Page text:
It’s fun at the end of every year to predict what will happen the following year, especially in an industry so prone to change as the online media industry. But this year, because consumers have announced that they’ll have a say in next year’s trends by turning on their ad blockers, some upcoming changes are less difficult to predict correctly than usual. Assuming the publishing industry isn’t suicidal, for example:
1)publishers will take seriously the wishes of consumers to have less intrusive advertising by planning more native content campaigns with brands and selling fewer display ads at higher CPMS;
2)the creative department (or agency) will assume more importance than it has had in the past decade, because media buyers are coming to the conclusion that it’s not only a numbers game — it really matters what message is delivered to which customers. The most sophisticated brands are doing very customized creative based on information gleaned from their own databases so customers don’t receive irrelevant ads. Example: if you live in Florida, you won’t get the ad about how the car handles in ice and snow; you’ll get the one about its powerful air conditioning system;
3)Brands will expend more energy and money producing content consumers might actually want to watch and engage with, rather than just buying impressions for reach and frequency. In fact, frequency caps will probably go down, as advertisers strive not to irritate consumers, and reach will be deeper, and not as wide;
4)Autoplay video with the audio turned on will probably go away, as will non-skippable preroll and other formats that irritate consumers such as pop- unders and interstitials. Advertising that blocks content from a site visitor will also go away;
5)Millennials and IT professionals, the most tech savvy segments of the online audience, will have to be reached with native advertising, in-app advertising, and direct mail, because these consumers are the heaviest users of ad blockers and will probably not willingly turn them off once they’re on;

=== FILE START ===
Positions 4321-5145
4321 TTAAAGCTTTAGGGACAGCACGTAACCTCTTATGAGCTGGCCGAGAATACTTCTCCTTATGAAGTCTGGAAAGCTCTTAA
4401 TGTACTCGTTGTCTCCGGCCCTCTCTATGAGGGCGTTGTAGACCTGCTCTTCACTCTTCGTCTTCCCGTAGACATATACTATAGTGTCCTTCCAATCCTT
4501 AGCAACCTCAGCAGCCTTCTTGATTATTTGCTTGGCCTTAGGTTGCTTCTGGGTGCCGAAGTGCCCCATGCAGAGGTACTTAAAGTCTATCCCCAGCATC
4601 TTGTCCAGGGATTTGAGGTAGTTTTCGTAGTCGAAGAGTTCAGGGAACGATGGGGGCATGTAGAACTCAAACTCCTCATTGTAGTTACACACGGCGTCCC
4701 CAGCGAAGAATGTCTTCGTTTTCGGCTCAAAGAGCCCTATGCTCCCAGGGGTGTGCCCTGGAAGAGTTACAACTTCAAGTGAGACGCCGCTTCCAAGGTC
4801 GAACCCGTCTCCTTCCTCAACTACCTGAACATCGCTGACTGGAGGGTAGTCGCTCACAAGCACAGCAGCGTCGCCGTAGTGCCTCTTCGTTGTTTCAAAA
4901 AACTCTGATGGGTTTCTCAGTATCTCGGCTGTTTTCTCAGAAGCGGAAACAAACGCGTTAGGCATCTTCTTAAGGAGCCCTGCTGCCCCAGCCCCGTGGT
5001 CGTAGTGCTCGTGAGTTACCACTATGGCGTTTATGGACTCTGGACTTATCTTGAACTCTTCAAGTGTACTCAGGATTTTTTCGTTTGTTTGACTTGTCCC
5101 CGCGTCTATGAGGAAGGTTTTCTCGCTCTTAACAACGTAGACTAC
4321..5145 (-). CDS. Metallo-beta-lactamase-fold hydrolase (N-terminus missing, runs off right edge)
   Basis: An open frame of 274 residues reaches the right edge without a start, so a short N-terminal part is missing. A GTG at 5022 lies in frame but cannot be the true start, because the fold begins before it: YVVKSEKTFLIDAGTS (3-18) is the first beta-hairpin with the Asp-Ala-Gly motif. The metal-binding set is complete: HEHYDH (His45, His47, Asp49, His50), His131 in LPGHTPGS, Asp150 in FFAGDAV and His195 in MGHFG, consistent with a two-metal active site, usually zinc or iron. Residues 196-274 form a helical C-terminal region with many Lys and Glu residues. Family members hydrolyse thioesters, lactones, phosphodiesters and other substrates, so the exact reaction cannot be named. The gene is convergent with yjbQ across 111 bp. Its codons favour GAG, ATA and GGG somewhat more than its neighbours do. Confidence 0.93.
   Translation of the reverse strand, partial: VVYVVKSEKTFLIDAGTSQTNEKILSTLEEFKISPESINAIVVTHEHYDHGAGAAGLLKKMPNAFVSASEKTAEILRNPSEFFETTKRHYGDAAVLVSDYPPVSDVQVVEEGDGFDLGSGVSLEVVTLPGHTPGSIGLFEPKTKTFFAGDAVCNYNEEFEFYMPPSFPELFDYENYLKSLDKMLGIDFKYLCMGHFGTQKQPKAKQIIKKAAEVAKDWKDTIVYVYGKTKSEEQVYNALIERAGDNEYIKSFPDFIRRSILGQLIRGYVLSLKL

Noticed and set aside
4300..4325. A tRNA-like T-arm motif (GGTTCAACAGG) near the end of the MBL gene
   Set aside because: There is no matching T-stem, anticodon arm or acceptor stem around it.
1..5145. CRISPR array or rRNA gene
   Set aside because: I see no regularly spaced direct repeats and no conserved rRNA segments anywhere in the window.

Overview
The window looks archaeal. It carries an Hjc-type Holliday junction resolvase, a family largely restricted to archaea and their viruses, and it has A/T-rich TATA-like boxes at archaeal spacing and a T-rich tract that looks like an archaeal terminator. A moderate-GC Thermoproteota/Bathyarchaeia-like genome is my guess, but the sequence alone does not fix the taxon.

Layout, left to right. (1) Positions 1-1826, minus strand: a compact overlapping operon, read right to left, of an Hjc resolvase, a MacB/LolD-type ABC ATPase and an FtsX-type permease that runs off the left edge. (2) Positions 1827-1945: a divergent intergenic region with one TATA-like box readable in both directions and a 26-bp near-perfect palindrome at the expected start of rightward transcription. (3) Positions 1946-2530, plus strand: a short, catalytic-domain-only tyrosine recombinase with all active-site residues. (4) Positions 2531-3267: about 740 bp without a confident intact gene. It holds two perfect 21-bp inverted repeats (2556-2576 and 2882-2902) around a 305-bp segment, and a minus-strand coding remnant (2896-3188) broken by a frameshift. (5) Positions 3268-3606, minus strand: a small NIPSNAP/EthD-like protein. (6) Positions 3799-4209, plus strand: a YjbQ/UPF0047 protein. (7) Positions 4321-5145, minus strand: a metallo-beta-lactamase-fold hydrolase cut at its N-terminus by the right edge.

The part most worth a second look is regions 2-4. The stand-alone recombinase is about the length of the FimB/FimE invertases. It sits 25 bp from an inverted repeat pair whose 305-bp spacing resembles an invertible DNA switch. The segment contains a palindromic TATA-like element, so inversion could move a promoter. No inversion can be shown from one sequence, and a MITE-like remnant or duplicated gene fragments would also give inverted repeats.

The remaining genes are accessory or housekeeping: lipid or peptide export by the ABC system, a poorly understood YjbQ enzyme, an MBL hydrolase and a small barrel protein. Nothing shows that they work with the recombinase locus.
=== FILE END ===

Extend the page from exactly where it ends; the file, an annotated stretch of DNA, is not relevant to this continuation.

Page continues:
6) As a result, native formats and contextual targeting will be the “new new thing,” which means the one thing that can’t go away is data. Both publishers and brands should invest heavily in their own databases, because trackers are also being blocked along with ads. Cookies have fallen out of favor;
7)As an industry, we shot ourselves in the foot over the past five years seeking scale, scale, scale. That meant we made many more consumers angry than those whose needs we satisfied. In 2016, in order to wean consumers off their ad blockers, we’re going to have to make the user experience of the mobile web better. By better, we mean faster page load times for mobile browsing, which means using technologies like Google’s new AMP framework. It means buying ads on premium sites that have reduced their inventory to make their pages deliver a better user experience, and paying more per CPM. And it means reaching more of the RIGHT people, although fewer people overall;
8) In 2016, we will probably see a true supply and demand market, in which the supply is no longer infinite as advertisers refuse to pay for traffic generated by bots and publishers streamline their pages. Group M’s dictum that it will only pay for ads in which the experience is initiated by the user and the “chosen” ad is 100% in view, 50% completed, with the audio on for the entire time will take hold. This is a tough standard to meet, but MediaCom’s Steve Carbone argues that anything less than 100% viewable in any other medium would be considered a “make good.”
9) Ad exchanges will continue to struggle as agencies leave them for private marketplaces.
10) A plethora of working groups and industry committees will be convened to flesh out the new standards.
Happy Holidays and Happy Ever-changing New Year.